Almquist Pleased with Field Hockey’s Fall Progress
It’s now been more than a year — Nov. 1, 2019 against Richmond — since the Davidson field hockey team has played an actual game.
Given the 2020 context, that’s easy to believe, of course. But it’s still surreal in many ways for coach Zoe Almquist and her team.
Regardless, the Wildcats have been making progress. Without games on the schedule, they have put all of their effort into training. They have practiced throughout the fall, while adjusting to COVID-19 protocols and gradually worked from socially distant skill work to essentially game-level scrimmage sessions.
“It feels like a long time since we’ve tested ourselves against someone else,” says Almquist, now in her second year as head coach. “But within that vacuum, I feel pretty optimistic about the level we’re playing at.”
Last Friday, the Wildcats put on their game uniforms for their weekly scrimmage at Carol Grotnes Belk Turf Field. The coaching staff wanted to simulate a game day experience as much as possible.
“The atmosphere was intense and felt like a real game,” says senior Valerie Hajek, one of three Wildcats to score four goals last year. “Putting on our uniforms reminded us of what we are working towards and motivated us to play as hard as we would in an A-10 game.”
This week, Davidson is holding multiple competitions in practice, including everything from running to skill work to minute-to-win-it contests. Next week will be mostly pickup hockey to essentially wrap up the fall.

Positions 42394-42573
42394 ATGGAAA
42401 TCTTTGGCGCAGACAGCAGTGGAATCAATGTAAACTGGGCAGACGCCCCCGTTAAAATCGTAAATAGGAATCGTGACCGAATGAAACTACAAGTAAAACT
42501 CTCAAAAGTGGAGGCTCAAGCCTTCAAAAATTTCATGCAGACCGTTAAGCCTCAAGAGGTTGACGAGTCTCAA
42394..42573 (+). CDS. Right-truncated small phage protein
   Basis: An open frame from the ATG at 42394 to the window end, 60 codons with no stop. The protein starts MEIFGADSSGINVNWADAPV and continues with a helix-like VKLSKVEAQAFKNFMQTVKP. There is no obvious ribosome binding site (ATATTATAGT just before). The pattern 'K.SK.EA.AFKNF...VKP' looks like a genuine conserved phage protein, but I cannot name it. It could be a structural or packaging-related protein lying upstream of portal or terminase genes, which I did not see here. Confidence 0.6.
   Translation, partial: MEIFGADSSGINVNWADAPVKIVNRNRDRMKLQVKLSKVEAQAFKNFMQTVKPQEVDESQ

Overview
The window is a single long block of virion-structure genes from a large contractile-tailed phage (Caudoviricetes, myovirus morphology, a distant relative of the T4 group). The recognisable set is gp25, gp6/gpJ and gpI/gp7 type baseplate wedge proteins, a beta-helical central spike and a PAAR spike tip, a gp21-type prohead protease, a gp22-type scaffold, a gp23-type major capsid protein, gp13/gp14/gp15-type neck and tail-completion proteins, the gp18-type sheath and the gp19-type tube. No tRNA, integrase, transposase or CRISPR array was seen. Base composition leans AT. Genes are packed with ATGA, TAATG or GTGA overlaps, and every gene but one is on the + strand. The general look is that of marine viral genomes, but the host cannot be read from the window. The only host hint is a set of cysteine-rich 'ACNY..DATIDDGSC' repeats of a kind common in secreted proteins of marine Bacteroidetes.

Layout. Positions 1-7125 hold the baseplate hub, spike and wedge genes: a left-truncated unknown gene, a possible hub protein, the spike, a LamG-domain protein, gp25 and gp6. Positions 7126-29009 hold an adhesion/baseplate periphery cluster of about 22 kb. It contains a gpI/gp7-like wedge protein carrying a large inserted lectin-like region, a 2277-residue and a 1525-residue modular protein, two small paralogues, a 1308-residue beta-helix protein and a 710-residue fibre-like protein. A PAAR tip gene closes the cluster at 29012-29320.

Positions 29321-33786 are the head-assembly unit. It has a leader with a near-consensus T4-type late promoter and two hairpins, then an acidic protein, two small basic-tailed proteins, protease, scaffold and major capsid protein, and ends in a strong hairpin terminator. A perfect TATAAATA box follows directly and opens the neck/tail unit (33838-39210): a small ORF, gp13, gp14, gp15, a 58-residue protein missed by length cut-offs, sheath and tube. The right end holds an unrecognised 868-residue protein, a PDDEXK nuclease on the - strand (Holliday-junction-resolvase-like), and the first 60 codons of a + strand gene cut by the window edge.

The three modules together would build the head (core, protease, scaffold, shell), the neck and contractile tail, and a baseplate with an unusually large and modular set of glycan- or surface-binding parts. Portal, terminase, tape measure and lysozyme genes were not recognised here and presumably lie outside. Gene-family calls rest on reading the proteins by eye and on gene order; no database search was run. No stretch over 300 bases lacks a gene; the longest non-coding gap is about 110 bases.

“I think that overall, our team’s spirit, enthusiasm, and competition have stayed high, all things considered, during this time,” says junior Chloe Appleby. “We are an overall very spirited group of girls, and I think having field hockey as an outlet and support system this semester has been very good for all of us.”
Seniors McGee Roman and Nellie Turnage are the top returners for a team that returns nine regular starters. Almquist says Roman is so steady and dependable, while Turnage is likely the most talented Wildcat. Sophomore Caroline Wack has improved steadily since last year and figures to play a more significant role in her second season. In all, six returners started all 19 games last year, with seven others starting at times.
And the Wildcats have added a freshman class of 10, including three international players, two from the Netherlands and one from Germany.
If there’s a positive from the circumstances this fall, Almquist says it’s been that the team has had more time to become a cohesive unit. Instead of having a few weeks to prepare for playing games and learning on the fly, they’ve had the chance to more methodically build a foundation.
“In some ways, it feels like a chance to sort of catch up compared to other programs,” she says. “You always feel a step behind when you’re coming in (as a new coach) and trying to get your feet under you with recruiting, and team culture and team expectations, skills, tactics, all these things.”
Almquist has seen signs of progress. This year, the staff has taught on a deeper level, with the goal of expanding everyone’s hockey IQs.
“The kinds of conversations we’re having have changed,” she says. “We’re not answering major questions any more. We’re answering fine-tuning questions.”
The Wildcats have been active off the field this fall as well, running a fundraiser 5K, contributing squares to the college’s COVID-19 quilt and learning about social injustice. They have conducted mini research projects, competed against one another in trivia and ran a team “cake race” since the college’s annual one was canceled.
All in all, the Wildcats have made the most of their opportunities during a challenging fall no one will soon forget.
“I think that by rolling with the punches and continuing to train hard this fall, we have prepared ourselves for the spring season, and all of the challenges and joys that will come with it,” says Appleby.